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French President Emmanuel Macron travels to New Caledonia amid protests

French President Emmanuel Macron traveled to New Caledonia to seek to quell protests over constitutional changes. File Photo by Gonzalo Fuentes/EPA-EFE
French President Emmanuel Macron traveled to New Caledonia to seek to quell protests over constitutional changes. File Photo by Gonzalo Fuentes/EPA-EFE

May 22 (UPI) -- French President Emmanuel Macron embarked on a trip to New Caledonia in the South Pacific Ocean amid deadly violence on the French territory as tensions between pro-independence demonstrators and French loyalists have erupted.

The protests on the islands, more than 9,300 miles away from France, have resulted in at least six deaths with Paris making the situation there the government's top priority.

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"Calm is returning, but the situation is not quite back to normal, and we are aware that much remains to be done before things return to normal," French government spokesperson Prisca Thevonot said.

Thevenot said Macron will "set up a mission" New Caledonia along with Interior Minister Gerald Darmanin, Defense Minister Sebastien Lecornu and Overseas Minister Marie Gueveneoux.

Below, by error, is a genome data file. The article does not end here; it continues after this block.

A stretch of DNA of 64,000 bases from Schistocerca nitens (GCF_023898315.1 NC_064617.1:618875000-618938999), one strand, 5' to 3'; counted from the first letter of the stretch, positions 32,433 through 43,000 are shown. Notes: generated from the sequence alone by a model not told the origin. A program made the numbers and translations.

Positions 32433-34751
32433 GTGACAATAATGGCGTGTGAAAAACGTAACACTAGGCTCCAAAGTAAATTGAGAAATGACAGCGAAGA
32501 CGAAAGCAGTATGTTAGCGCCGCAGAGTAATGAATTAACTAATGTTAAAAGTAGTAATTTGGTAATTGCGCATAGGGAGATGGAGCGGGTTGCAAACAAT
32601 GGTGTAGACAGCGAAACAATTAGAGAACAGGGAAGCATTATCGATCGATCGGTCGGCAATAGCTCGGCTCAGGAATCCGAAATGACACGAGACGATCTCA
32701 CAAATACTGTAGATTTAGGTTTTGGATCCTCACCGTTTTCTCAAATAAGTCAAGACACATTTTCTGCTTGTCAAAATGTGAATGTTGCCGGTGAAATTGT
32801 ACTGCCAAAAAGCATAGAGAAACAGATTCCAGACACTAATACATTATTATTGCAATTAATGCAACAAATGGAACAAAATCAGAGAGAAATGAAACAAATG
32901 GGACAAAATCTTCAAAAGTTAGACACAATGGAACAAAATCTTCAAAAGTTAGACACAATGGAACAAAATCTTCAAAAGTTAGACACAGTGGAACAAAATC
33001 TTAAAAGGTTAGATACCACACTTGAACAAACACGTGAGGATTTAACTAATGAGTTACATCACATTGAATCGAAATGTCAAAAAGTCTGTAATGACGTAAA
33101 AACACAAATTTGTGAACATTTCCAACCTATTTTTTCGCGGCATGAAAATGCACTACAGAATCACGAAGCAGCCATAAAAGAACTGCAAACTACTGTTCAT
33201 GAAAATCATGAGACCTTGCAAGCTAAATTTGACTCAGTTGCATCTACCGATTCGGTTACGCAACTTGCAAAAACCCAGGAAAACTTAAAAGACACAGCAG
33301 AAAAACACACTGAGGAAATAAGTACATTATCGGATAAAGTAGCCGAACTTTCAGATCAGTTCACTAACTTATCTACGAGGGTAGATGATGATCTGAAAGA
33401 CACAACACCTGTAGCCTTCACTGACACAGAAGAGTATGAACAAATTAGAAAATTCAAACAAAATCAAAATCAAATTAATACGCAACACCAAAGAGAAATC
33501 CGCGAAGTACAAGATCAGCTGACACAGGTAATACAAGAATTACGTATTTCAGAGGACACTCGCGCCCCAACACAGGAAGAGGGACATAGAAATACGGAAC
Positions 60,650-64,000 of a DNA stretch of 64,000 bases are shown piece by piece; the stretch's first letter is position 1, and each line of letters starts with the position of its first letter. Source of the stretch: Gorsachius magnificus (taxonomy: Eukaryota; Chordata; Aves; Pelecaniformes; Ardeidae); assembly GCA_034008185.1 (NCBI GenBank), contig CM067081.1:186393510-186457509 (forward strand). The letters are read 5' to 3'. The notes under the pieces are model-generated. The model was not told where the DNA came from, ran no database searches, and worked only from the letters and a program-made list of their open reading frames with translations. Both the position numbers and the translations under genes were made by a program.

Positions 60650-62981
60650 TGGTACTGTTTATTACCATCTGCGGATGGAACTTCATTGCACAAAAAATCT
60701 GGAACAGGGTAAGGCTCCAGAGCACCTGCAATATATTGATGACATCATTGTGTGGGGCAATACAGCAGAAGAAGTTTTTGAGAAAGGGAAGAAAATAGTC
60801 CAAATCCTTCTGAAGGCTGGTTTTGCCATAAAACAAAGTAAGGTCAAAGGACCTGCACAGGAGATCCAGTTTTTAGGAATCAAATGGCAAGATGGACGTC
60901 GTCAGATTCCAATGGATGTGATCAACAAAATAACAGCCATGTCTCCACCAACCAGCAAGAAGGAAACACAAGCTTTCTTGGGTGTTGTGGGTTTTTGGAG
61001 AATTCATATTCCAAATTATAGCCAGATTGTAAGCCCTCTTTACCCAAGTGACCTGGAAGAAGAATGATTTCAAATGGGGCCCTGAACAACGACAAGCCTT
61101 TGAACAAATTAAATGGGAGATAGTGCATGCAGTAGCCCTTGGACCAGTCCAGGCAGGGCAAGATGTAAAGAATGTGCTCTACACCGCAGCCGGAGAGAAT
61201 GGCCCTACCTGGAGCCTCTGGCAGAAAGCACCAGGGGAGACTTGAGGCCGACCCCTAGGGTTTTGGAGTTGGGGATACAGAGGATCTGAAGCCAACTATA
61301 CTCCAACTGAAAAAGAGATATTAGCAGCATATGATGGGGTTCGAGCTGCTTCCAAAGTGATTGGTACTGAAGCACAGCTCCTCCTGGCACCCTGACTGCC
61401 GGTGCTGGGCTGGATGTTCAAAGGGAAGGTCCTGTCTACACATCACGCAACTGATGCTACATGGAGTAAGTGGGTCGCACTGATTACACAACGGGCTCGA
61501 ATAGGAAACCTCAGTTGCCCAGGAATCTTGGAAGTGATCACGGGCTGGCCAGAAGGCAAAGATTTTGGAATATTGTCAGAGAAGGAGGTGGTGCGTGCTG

Prime Minister Gabrial Attal said the group will seek to "restart a dialogue" between the two sides.

France claimed New Caledonia during its colonial era of 1853, followed by years of difficult segregation between the white French settlers and the native Kanak population. Many natives suffer from high poverty.

The protests erupted on May 13 after a French National Assembly vote on changes to the constitution to allow anyone living in New Caledonia for more than 10 years to vote to elect the local legislature, a right that had previously been granted only to citizens who settled there before 1998, which passed overwhelmingly on Tuesday.

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Maron last week sent a letter to Caledonian representatives, calling the changes a "democratic principle" while leaving open the possibility for more general reforms if the sides can agree on a deal that would end the protests.

The unrest had become so untenable this week that Australia and New Zealand evacuated their nationals from the semi-autonomous New Caledonia with government-sponsored plane flights.

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